Definition and Concept of Compliance

The English term compliance, or conformité in French, refers to abiding by internal and external standards of businesses (best practices, Code of Ethics, anti-corruption, prompt risk prevention at the workplace, data protection, money laundering, etc.). Compliance with these rules can prevent and avoid tortious conduct by companies, among other offences.

The concept of compliance was implemented in the 70s and 80s in the United States as a result of major financial scandals involving egregious corruption that affected several large corporations For example, the Lockheed Corporation scandal with the bribery of foreign officials.

In turn, Spain has incorporated the concept of compliance into its legal system through several laws, particularly concerning data protection and money laundering.

More recently, the reform of the Spanish Penal Code has emphasized the importance of such a concept. Indeed, to regulate the criminal liability of corporate entities, the Code notably specifies the monitoring obligation that weighs on businesses and that the failure to perform this obligation may result in criminal liability.

Thus, the importance of the concept of compliance is assessed on several levels:

Legal level: respect for the law

One must take into account the changes introduced in the Spanish legislation and the resulting obligation for companies to act according to new legal standards.

The legal ramifications of the directors or employees breaching these standards fall on the company unless it can prove to have put in place the necessary means to prevent misconduct.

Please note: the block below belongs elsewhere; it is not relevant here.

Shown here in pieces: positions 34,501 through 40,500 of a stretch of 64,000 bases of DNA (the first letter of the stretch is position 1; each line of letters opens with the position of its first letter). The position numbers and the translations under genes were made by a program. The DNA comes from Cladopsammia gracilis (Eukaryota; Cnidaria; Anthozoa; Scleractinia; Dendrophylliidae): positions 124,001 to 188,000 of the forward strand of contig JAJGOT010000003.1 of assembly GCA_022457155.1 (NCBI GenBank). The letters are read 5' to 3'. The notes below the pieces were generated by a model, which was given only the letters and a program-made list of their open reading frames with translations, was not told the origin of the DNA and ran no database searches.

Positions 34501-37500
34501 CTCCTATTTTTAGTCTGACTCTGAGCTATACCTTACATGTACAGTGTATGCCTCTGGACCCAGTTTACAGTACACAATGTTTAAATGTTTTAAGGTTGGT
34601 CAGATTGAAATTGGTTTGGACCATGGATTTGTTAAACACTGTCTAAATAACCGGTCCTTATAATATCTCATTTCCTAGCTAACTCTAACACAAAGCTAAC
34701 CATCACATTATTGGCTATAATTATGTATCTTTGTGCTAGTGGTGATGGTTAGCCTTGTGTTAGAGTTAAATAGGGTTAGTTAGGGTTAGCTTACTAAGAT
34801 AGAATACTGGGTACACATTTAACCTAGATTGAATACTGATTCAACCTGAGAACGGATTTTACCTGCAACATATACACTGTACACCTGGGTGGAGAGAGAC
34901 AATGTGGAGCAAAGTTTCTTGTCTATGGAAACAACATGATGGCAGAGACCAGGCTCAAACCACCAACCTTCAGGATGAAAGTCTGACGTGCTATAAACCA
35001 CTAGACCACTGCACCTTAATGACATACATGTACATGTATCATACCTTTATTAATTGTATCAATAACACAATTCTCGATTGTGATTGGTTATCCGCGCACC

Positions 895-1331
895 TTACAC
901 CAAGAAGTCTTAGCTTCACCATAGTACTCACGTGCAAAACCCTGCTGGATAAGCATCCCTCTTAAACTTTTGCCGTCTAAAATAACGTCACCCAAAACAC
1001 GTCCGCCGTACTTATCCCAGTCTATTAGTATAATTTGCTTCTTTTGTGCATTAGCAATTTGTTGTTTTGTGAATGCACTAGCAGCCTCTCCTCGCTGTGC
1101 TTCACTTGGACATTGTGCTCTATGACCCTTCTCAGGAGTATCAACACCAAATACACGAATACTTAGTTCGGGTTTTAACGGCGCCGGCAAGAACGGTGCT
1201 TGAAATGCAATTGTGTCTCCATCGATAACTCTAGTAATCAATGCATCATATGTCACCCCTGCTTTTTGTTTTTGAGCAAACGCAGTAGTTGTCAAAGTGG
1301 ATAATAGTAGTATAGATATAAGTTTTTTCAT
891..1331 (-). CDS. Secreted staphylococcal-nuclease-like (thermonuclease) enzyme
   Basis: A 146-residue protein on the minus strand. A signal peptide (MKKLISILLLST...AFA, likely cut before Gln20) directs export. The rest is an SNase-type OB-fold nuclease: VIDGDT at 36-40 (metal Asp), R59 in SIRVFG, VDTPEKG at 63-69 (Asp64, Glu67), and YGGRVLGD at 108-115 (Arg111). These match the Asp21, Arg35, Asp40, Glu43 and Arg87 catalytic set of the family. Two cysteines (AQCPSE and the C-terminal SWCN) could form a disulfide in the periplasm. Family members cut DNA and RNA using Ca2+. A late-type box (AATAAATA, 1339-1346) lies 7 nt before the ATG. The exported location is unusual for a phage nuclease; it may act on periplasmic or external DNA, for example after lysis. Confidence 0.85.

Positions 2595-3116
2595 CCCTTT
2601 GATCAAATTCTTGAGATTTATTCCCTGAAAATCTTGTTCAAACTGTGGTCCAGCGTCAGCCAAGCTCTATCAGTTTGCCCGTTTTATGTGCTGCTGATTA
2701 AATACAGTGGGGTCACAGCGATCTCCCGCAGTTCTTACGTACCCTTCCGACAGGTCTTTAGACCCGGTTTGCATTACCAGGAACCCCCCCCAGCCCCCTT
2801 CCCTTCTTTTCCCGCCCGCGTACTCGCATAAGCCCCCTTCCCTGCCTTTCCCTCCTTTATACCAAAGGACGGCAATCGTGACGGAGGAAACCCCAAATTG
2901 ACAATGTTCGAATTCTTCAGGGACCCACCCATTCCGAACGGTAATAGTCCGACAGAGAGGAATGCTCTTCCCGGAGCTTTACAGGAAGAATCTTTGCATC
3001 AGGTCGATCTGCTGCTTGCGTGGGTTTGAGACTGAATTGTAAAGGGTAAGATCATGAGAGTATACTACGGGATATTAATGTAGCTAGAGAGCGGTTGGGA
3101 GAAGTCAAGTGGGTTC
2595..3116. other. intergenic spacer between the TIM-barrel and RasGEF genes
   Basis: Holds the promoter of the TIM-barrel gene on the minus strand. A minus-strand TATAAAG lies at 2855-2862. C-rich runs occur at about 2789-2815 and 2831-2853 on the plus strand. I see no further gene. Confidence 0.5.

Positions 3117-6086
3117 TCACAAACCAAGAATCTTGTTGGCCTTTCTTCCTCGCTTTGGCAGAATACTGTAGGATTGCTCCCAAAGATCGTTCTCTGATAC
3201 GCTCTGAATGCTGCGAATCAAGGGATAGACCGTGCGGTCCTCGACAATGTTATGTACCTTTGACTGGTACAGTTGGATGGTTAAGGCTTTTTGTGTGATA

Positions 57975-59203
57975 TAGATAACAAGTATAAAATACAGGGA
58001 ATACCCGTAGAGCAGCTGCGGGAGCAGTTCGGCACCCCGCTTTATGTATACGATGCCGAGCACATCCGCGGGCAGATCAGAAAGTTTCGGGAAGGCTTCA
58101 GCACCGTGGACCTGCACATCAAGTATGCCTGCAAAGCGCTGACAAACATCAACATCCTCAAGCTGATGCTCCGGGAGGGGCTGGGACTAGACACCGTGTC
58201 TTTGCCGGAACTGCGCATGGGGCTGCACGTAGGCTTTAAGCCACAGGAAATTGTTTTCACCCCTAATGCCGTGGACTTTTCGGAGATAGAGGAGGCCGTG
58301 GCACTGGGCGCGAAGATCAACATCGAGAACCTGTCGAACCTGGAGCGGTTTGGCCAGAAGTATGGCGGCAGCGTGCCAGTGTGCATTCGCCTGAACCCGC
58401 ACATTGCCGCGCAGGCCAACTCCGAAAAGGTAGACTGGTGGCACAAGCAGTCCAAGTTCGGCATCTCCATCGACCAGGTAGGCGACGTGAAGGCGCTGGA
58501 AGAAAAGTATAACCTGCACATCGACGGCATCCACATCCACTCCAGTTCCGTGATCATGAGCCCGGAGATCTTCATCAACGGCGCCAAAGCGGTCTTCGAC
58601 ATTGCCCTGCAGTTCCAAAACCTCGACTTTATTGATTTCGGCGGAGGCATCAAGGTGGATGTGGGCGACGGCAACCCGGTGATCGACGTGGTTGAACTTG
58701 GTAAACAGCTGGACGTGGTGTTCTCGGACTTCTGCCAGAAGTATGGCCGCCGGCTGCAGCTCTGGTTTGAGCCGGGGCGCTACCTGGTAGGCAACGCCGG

For a company not to be held liable, it must do the following:

  • Unify the criteria for action
  • Organize training of its staff
  • Establish a monitoring system
  • Identify the sources that increase the risk of tortious offences
  • Work jointly with legal counsel

Regulatory level: observing technical, environmental, product safety regulations, etc.

Social responsibility: act following the code of good practices, set up authorization procedures (due diligence), supervision, enforcement, information and control.

At this level, compliance requires that companies be responsible by not only conforming to the standards but by also keeping in mind the spirit and purpose of the regulations. Instead of compliance, Social Responsibility is closely linked to the concept of ethics that wants to prevent to use of the law for diverted purposes.

Ines Ducom & Nicolás Melchior

For further information regarding compliance in Spain,

Please note that this article is not intended to provide legal advice.

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